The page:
Atta-Mensah is a member of the Board of Trustees at St. Barnabas Hospital, the Board of Governors of the Healthcare Trustees of New York State, and African Communities Together. She currently resides in Central Harlem with her husband and 4 year-old daughter.

Mohamed Attia

Street Vendor Project/Urban Justice Center

Key Topics:
Street vending, Food justice, Grassroots organizing, Immigration

Bio: Mohamed Atta is a Co-Director of the Street Vendor Project (SVP), which is a part of the Urban Justice Center. SVP is the only member-led organization that fights for street vendors in NYC and provides them with legal and business services and fights the government for justice for all street vendors.

Mohamed immigrated to the US from Alexandria, Egypt in 2008. He worked as a food vendor for 9 years, joined SVP as a member in 2012 and was elected to the board in 2014. He served on the board until March 2018, when he joined the staff as a co-director.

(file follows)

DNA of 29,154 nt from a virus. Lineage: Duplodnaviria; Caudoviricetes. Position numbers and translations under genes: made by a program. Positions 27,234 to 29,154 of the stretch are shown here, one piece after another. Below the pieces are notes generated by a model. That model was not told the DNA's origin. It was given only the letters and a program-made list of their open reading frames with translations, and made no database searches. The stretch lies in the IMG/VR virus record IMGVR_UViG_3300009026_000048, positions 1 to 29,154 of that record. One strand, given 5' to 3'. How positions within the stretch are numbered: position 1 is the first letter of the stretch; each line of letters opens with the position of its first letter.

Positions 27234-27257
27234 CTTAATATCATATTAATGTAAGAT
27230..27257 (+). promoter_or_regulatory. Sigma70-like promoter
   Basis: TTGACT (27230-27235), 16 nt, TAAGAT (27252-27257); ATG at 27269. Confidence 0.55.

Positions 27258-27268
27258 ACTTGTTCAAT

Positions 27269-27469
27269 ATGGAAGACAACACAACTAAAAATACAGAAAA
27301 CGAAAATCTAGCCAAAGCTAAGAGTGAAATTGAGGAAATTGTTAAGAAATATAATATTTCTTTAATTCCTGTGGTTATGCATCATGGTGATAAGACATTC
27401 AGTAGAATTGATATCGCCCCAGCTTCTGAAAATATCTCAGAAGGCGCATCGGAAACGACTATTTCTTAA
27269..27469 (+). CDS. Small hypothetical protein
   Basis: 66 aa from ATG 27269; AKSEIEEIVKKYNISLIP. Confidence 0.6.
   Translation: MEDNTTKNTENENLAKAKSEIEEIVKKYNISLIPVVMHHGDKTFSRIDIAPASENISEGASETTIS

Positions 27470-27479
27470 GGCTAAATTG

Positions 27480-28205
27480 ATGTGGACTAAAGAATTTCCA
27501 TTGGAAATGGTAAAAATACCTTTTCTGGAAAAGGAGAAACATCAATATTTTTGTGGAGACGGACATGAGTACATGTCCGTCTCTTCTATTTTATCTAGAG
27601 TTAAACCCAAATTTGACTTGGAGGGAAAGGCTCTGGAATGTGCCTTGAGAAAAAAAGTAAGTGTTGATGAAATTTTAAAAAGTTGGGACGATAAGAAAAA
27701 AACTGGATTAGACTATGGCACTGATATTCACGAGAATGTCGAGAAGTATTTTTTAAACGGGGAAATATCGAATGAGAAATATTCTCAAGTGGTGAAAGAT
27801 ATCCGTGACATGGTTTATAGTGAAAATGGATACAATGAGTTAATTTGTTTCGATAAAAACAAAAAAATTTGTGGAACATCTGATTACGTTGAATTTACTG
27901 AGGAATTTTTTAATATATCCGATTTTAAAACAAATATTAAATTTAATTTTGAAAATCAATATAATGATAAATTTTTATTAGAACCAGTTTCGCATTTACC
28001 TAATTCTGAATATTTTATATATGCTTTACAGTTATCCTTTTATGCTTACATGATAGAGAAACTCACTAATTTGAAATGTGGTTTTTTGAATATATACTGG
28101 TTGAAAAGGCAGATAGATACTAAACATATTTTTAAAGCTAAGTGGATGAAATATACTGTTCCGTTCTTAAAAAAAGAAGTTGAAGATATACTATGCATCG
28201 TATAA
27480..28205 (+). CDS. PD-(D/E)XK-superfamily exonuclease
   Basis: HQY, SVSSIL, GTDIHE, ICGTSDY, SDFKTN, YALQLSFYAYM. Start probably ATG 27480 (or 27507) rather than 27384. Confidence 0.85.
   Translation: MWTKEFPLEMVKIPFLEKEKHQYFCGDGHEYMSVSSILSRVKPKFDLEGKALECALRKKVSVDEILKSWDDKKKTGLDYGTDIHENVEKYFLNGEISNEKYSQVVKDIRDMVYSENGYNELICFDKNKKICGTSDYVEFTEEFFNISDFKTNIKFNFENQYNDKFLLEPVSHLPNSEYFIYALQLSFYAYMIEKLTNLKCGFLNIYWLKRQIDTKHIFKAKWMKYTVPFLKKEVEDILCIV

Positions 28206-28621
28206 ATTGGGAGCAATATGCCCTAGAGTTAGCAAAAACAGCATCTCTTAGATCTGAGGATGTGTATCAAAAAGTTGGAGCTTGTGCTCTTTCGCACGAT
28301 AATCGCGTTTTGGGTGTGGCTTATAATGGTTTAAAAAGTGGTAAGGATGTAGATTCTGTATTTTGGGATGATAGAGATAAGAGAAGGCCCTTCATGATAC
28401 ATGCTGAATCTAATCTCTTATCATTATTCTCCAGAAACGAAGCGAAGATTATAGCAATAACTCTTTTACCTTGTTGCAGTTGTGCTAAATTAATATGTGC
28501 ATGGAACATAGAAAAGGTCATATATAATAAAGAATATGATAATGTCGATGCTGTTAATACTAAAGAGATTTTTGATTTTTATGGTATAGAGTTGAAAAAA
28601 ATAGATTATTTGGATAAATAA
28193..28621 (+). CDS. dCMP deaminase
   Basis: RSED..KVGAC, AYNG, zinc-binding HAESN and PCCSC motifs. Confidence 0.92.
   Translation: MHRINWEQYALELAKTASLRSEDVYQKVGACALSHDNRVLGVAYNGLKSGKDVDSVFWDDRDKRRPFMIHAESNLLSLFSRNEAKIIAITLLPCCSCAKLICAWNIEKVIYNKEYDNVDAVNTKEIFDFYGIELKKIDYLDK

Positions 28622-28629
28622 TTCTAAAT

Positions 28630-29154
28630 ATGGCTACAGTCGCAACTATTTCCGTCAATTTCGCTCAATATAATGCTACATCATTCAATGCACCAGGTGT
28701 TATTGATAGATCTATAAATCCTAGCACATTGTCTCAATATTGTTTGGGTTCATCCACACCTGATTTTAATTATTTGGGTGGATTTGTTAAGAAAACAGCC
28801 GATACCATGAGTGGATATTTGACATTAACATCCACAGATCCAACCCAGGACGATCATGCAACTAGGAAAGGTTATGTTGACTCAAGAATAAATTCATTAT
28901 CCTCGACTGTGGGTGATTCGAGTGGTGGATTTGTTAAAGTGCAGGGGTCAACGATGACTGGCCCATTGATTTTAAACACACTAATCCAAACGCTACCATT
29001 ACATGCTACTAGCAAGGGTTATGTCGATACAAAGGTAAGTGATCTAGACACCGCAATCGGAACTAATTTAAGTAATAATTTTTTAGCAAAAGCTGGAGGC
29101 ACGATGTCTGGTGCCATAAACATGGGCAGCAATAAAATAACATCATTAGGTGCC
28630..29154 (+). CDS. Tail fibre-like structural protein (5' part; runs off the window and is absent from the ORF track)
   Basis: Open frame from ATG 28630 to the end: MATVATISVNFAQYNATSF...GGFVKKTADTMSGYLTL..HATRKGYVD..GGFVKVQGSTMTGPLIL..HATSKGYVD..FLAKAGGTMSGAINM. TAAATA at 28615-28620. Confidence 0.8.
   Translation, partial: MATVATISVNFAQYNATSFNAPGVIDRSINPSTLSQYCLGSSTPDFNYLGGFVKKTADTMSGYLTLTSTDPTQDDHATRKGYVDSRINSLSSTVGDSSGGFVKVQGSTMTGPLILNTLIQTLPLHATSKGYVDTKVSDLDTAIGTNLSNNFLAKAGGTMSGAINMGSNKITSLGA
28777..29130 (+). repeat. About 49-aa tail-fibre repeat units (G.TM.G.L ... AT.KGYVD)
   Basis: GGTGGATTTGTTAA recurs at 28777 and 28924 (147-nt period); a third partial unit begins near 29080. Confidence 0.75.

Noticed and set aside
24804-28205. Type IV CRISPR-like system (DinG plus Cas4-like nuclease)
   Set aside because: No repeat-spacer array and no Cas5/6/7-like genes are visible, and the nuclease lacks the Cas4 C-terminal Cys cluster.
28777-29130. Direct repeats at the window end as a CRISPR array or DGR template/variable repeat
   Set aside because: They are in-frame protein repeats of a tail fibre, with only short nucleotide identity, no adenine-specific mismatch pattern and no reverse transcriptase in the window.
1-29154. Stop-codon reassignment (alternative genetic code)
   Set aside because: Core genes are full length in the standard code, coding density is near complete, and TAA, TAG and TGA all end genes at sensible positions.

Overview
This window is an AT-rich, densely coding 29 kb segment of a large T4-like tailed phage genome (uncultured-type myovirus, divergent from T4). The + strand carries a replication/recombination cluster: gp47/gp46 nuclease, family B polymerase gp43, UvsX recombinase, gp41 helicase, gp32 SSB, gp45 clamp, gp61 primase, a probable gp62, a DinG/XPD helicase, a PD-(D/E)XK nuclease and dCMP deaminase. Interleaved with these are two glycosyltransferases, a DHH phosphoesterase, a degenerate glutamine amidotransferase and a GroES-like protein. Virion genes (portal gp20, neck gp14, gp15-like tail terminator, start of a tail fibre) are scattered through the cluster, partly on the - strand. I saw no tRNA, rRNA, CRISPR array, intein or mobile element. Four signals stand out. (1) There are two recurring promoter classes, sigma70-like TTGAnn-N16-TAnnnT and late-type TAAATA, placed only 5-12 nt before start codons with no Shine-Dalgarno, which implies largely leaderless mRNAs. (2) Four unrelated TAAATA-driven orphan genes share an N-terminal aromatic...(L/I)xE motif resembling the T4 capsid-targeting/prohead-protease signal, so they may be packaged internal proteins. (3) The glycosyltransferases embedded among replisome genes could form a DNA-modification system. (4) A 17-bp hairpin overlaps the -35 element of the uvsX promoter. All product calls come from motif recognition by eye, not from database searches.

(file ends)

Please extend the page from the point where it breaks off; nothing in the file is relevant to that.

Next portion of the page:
He joined SVP in the successful campaign to lower the fines imposed on street vendors and helped SVP in launching the Lift The Cap campaign in 2014, a campaign to increase the number of vending permits in the city.

Experience: Food justice conference at Columbia University

Ruben Austria

Community Connections for Youth

Key Topics:
Juvenile justice reform, Community-based alternatives to incarceration, Faith-based organizing, Grantwriting, Program evaluation.